This spoon was specifically designed for stirring sauces. Its old-style simplicity is hard to find these days with bright colors and bizarrely shaped silicone utensils ruling the kitchen.

The hole would have prevented splashes on clothing, face and stove as a cook briskly stirred hot liquid. The off-center point made sure no delicate ingredients were left to sit and scorch in the corner of the pan, where the sides meet the bottom. If you’ve ever boiled jam or made an egg-based sauce, you know what I mean. My own 18-year-old wooden sauce spoon, which doesn’t conduct heat, feels lovely in my hands. It’s seen me through many a batch of lemon curd and polenta.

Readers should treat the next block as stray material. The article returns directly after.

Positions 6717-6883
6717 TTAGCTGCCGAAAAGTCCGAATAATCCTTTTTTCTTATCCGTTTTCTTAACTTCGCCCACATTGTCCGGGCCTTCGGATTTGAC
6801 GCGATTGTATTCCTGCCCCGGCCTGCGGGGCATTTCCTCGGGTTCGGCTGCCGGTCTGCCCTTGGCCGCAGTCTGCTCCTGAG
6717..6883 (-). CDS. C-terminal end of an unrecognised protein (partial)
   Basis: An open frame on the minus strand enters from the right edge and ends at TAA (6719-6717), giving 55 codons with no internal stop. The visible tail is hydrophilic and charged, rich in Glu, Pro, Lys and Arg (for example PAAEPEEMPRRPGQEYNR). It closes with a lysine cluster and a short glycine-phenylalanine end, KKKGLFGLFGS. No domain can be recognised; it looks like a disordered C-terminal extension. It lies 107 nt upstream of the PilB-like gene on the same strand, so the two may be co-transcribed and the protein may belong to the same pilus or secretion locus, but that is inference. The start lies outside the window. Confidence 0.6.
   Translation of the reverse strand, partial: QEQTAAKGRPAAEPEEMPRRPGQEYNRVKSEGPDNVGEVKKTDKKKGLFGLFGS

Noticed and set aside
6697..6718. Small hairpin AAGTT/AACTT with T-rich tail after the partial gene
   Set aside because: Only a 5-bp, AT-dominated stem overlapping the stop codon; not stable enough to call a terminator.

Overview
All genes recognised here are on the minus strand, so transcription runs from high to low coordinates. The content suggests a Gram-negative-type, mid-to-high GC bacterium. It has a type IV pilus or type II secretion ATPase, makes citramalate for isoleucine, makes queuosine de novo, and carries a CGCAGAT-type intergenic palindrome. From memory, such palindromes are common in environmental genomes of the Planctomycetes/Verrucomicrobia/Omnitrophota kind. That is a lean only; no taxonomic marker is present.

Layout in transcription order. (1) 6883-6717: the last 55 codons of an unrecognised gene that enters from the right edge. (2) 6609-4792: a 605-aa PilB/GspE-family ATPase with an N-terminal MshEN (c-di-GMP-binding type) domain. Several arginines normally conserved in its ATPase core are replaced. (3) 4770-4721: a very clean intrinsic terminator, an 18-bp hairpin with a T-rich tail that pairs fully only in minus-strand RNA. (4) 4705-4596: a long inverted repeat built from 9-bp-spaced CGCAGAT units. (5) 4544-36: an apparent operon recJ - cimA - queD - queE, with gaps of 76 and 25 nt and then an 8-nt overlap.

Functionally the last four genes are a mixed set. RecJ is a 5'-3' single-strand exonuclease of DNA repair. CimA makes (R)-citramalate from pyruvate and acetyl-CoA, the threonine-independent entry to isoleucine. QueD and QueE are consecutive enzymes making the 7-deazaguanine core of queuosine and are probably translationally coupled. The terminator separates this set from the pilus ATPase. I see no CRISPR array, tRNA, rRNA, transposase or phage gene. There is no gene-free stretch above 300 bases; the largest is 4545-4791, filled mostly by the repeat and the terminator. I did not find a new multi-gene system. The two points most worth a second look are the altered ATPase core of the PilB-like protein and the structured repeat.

And in case you were wondering, the sloped sides of a Windsor pan helps sauces reduce quickly and evenly. The greater surface area at the top allows more liquid to evaporate quickly at the beginning, while the smaller surface area at the bottom lets busy, multi-tasking cooks monitor sauce reductions more closely as they near their finishing stages.

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